More Schools Paying for Abuse Victims’ Therapy
Advocates say the therapy is a way to show the school cares about the healing process of abuse survivors.
Sexual abuse survivors and their advocates are supporting a growing trend among K-12 schools of paying for the survivors’ therapy following abuse scandals.
St Paul’s School in Massachusetts became the most recent institution to adopt the practice, creating a victims’ therapy fund in the wake of a sexual abuse settlement with more than two dozen former students, reports ABC News.
Former victims won’t have to file a formal complaint against the school to participate.
The offer of therapy, even for abuse that happened decades prior, shows that schools are committed to healing the wounds created by abuse beyond just paying the victims as part of a court order.
“It’s clear to me now that St. Paul’s is not just looking at the legal downside,” attorney Eric MacLeish said. “They’re looking at, ‘What’s the right thing to do here? I think it makes the school look better, certainly, and reputation is really important for independent schools, but I’d like to think they’ve learned and they’ve changed.”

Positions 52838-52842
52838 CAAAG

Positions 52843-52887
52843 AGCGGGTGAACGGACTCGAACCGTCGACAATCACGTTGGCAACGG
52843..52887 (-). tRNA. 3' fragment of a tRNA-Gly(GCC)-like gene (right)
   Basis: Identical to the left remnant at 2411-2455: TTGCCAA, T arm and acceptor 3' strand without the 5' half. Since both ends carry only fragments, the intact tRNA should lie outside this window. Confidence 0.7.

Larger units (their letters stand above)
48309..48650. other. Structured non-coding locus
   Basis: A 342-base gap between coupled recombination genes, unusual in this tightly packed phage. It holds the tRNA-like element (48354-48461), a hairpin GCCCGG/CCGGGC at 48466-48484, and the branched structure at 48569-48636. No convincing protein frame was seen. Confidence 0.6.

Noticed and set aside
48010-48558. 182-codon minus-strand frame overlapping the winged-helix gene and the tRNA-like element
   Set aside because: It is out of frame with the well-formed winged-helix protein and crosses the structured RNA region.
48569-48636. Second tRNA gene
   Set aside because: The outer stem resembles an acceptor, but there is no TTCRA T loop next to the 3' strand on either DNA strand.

The therapy can also give survivors a reason to start the healing process if they haven’t already.
“In a number of cases it was the first time survivors had ever told their family members about the abuse and then sought help,” Anne Scott, who is part of a group of survivors from another school abuse scandal, said.
St. Paul’s is also partnering with the Rape, Abuse and Incest National Network (RAINN) to establish a phone line for survivors. RAINN will refer callers to therapists in the area and to a third party administrator for payment in order to maintain confidentiality.
Other schools that have created victims’ therapy funds include Choate Rosemary Hall in Connecticut and St. George’s School in Rhode Island. Choate has also partnered with RAINN.
St. George’s, which settled with more than two dozen students after an abuse scandal came to light in 2015, initially put $500,000 into the therapy fund. The money lasted about 18 months according to MacLeish.
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